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Study: Movies Rated PG-13 Contain As Much Violence As R-Rated Movies

NEW YORK (CBSNewYork) - Family movie night may be doing more harm than ever, according to a new analysis of PG-13-rated movies.

As CBS 2's Emily Smith reported, movie ratings are supposed to help parents decide which films are appropriate for their children. But a new study found PG-13 is not shielding kids from gun violence on the screen.

An analysis in the December issue of the journal Pediatrics shows violence in films has more than doubled since 1950, gun violence in PG-13 films has more than tripled since 1985 and since 2009, PG-13-rated films have contained as much violence as R-rated films.

Psychologists suggest doing a lot more research than just what you read in the paper before heading into a movie with your children.

"I can tell you it's very disturbing to me," psychologist Dr. Harris Stratyner told Smith. "I think we need to review the rating system, I just don't think it's working."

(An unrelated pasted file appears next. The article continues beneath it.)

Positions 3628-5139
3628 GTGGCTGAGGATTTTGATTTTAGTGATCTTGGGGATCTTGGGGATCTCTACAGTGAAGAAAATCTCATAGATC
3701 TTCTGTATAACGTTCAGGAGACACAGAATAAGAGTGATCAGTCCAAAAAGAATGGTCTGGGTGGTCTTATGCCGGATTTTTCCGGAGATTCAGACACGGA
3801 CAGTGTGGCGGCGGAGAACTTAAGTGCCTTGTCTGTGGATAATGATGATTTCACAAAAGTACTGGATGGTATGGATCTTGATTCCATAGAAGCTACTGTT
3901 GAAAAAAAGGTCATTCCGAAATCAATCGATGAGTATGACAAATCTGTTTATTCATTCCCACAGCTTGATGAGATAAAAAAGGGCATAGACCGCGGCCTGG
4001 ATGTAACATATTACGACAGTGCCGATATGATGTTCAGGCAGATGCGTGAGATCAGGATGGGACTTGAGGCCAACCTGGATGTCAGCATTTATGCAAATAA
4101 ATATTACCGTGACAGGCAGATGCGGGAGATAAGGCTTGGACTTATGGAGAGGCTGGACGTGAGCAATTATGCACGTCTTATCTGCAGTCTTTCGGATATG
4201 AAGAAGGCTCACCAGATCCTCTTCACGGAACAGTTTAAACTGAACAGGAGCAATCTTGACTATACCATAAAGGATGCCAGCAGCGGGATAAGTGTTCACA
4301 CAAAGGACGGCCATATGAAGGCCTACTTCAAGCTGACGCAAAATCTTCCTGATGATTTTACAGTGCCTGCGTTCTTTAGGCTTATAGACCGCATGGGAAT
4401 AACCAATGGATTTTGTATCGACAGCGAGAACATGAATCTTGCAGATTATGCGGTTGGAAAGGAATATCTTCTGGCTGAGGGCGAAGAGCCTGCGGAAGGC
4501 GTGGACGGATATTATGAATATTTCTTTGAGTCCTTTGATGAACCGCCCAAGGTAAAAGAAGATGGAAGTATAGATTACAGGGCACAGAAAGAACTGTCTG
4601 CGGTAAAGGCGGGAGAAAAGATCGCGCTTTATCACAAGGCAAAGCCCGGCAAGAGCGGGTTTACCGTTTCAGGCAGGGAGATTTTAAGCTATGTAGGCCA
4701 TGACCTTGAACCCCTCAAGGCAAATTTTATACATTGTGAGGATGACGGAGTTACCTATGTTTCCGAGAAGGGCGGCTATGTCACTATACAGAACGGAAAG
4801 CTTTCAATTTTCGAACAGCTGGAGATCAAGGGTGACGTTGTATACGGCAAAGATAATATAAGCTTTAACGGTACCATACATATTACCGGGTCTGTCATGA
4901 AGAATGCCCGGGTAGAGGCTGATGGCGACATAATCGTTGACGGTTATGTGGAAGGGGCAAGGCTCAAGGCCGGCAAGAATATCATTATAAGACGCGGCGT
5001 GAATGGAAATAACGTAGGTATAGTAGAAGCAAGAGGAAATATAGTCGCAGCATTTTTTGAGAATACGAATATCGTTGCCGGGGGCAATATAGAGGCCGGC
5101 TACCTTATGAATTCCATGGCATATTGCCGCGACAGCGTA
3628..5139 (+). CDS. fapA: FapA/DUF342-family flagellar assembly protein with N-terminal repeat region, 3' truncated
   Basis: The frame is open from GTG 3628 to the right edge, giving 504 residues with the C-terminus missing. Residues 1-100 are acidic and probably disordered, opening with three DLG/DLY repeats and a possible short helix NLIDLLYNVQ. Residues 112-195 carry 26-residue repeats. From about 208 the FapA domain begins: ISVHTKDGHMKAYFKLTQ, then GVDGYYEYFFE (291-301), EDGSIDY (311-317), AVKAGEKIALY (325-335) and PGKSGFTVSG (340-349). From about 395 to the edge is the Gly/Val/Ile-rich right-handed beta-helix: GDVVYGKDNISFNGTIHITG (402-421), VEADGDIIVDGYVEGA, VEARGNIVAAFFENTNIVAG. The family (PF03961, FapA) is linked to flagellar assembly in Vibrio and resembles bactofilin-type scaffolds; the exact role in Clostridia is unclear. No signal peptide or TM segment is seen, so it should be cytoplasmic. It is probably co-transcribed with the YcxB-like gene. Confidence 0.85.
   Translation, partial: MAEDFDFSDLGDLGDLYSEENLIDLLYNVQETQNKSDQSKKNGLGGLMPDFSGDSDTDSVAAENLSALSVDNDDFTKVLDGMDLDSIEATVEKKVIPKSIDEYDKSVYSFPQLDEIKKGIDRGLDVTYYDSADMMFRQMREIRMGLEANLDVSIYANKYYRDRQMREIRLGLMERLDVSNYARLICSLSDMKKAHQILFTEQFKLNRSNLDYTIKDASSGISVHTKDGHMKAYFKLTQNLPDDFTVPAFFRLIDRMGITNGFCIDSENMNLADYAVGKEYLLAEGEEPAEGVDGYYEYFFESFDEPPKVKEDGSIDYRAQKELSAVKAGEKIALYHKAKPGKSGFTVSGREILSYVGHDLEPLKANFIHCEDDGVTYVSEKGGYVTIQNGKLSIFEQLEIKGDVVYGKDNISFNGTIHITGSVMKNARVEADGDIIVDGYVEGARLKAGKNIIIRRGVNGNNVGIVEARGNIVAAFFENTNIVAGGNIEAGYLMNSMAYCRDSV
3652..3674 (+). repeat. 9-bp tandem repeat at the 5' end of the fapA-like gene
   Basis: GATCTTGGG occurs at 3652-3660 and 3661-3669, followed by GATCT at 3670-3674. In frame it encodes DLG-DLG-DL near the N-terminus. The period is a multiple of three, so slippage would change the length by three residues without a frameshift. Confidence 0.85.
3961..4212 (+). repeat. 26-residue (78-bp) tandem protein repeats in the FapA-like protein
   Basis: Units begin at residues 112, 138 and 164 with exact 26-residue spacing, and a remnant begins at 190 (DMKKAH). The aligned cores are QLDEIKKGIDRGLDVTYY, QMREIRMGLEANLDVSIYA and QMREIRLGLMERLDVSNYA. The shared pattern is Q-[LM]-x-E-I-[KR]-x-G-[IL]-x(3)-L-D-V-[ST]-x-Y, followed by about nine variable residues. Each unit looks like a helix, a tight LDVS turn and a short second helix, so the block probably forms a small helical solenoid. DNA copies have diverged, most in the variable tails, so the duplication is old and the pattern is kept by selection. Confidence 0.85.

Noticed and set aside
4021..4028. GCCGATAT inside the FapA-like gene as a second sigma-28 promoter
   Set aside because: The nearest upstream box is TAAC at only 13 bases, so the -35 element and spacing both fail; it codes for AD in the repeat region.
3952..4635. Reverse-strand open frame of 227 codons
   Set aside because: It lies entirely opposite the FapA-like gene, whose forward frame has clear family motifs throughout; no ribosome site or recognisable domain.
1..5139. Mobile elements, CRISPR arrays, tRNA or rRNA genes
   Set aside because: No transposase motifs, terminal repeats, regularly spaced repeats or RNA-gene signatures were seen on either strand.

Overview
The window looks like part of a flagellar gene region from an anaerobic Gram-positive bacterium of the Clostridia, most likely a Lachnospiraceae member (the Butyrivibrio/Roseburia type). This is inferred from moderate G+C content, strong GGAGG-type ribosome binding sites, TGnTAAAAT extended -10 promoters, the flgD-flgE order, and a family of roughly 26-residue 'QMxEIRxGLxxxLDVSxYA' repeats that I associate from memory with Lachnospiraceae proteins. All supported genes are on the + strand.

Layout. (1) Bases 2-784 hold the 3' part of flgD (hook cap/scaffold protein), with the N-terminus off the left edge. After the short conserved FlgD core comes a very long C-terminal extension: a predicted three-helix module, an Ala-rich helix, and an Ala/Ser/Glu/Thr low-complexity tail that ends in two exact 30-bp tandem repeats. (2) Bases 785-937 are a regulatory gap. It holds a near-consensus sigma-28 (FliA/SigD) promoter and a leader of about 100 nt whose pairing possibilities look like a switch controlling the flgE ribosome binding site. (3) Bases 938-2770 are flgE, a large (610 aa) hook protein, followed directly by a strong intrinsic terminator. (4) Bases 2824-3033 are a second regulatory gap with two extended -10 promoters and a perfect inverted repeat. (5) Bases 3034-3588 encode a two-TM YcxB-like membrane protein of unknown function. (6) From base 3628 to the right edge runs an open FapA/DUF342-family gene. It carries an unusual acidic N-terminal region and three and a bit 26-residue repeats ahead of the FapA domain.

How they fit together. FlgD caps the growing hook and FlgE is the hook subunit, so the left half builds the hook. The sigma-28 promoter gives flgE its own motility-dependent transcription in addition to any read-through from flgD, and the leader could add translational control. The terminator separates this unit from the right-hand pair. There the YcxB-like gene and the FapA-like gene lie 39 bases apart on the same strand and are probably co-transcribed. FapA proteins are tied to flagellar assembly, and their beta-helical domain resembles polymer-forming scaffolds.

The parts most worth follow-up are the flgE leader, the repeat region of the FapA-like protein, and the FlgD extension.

The Motion Picture Association of America's rating system started in 1968. The PG-13 rating was added in 1984 in response to an Indiana Jones movie.

Its violence had some parents demanding the rating suggest more than parental guidance, Smith reported.

"We haven't seen that pressure yet happen in the movie industry but I wouldn't be surprised if it does," pop culture expert Adam Hanft said.

While this recent study analyzed hundreds of films from 1950 to 2012, parents heading into "Thor" - a PG-13 movie - had mixed feelings on the new findings.

"I think they're pretty spot-on most of the time," one mother said.

Whether you believe in the rating system or not, psychologists say there's no denying kids emulate what they see.

The MPAA did not respond to CBS 2's calls for comment as of Monday evening.

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